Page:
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Home | Film Reviews | Cult Films | Film Review: The Girl With The Dragon Tattoo (2011)

Film Review: The Girl With The Dragon Tattoo (2011)


“After being successfully sued for libel by a wealthy industrialist, investigative journalist Mikael Blomqvist leaves his magazine Millennium and accepts an offer from Henrik Vanger to write the Vanger family history. An old industrial family, the Vangers have their share of skeletons in their closet. What Henrik is most interested in learning however is what happened to his niece, Harriet Vanger, who he is certain was murdered by a member of his family in the summer of 1966. Mikael takes on the task and moves into a small cottage on the Vanger estate. He begins to decipher some of the clues Harriet has left behind and decides to get an assistant, computer hacker Lisbeth Salander, the woman who did the very thorough background check on him for Vanger. Together, they learn of some of the Vangers’ deep, violent secrets.” (courtesy IMDB)


First published in 2005, the success of Stieg Larsson‘s novel The Girl With The Dragon Tattoo created a lot of interest in a movie version, and the popularity of the 2009 Swedish film adaptation was enough to entice Hollywood. By December of that year, an American adaptation had been green-lighted and Steven Zaillian, who had just finished the script for Moneyball (2011), became the screenwriter, while producer Scott Rudin coordinated a partnership with Sony Pictures. Sony executives wanted David Fincher to direct, and sent him a copy of the novel: “The ballistic, ripping-yarn thriller aspect of it is kind of a red herring in a weird way. It is the thing that throws Salander and Blomkvist together, but it is their relationship you keep coming back to.” Because Zaillian was already writing the screenplay, Fincher didn’t want to interfere and, after discussing the project, they decided that they were both headed in the same direction.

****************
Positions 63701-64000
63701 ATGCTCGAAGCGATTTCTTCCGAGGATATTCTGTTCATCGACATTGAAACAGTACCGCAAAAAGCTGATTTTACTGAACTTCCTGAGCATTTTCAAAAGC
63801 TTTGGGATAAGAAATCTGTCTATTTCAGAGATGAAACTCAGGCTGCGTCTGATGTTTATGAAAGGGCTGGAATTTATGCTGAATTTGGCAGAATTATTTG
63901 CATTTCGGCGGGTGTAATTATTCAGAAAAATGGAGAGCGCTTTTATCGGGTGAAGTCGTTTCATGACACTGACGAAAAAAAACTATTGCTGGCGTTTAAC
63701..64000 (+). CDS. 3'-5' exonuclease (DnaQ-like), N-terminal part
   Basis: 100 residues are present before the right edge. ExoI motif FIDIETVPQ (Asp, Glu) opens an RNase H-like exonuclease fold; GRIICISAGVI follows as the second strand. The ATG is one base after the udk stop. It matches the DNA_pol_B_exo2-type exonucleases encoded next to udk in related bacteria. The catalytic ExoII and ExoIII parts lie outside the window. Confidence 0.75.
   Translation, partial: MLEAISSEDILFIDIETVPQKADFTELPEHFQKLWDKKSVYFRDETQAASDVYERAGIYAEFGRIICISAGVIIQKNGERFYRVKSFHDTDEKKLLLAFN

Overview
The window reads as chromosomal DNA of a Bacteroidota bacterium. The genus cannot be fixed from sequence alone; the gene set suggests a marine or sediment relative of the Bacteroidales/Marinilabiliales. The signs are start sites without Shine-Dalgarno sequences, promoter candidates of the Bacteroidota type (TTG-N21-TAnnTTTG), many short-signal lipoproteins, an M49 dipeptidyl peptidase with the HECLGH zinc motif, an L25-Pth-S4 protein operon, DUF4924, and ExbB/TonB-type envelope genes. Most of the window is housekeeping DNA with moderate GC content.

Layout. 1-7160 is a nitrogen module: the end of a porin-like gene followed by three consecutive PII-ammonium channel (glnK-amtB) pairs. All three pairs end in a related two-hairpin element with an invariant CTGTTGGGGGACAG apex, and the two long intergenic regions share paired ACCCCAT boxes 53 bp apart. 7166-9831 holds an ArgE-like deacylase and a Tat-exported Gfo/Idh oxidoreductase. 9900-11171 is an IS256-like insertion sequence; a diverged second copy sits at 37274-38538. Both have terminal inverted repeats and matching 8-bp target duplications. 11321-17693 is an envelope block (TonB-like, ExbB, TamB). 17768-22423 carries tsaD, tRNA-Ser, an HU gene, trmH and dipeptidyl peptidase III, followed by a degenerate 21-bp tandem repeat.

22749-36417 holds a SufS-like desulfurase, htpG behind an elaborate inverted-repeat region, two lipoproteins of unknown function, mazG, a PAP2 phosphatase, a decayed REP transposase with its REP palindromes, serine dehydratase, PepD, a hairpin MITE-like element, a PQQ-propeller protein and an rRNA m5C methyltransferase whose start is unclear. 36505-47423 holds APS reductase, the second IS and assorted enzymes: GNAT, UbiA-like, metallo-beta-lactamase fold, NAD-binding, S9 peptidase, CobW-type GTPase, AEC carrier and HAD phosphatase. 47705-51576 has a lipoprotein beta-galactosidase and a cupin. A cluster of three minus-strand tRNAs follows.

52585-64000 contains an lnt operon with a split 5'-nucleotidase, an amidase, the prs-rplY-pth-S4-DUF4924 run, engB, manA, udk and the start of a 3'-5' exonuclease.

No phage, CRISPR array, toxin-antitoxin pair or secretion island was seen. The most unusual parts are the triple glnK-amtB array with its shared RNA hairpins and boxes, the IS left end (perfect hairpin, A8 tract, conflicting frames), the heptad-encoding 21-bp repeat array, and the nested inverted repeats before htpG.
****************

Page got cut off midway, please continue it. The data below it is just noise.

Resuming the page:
From the stunning title sequence – a cascade of nightmarish images set against Karen O and Trent Reznor‘s rendition of the Led Zepplin tune The Immigrant Song (“We come from the land of ice and snow…”) – to the alternative version of the story’s ending, Fincher’s version of The Girl With The Dragon Tattoo (2011) is a very different take on the Swedish thriller. “When I saw the Swedish movie I thought ‘Interesting, the movie I have in my head is different’. The reason that I felt people were embracing the book or were drawn to it, was this foreground relationship. It’s not a love story, it’s an odd, slightly perverse extreme friendship.” Fincher decided to make the relationship between Mikael Blomkvist (Daniel Craig) and Lisbeth Salander (Rooney Mara) central to the thriller’s plot.

Fincher came to the American version of the film armed with credentials including Se7en (1995), Fight Club (1999) and The Social Network (2010) plus a preferred actress for the role of profoundly disaffected and damaged genius hacker Lisbeth Salander: Rooney Mara, who won an Oscar nomination for her fiery portrayal. Although he hadn’t imagined her for the part, after ten weeks of screen tests and auditions, Fincher persuaded Columbia Pictures to give Mara the lead role over Natalie Portman, Scarlett Johansson and Carey Mulligan. Fincher says he was equally challenged to cast investigative journalist Mikael Blomkvist, the other half of these odd-couple leads. Johnny Depp, Viggo Mortensen, Brad Pitt and George Clooney were all considered for the role. “We were very concerned we weren’t going to be able to find somebody who wanted to play the guy who gets his ass handed to him at the beginning.”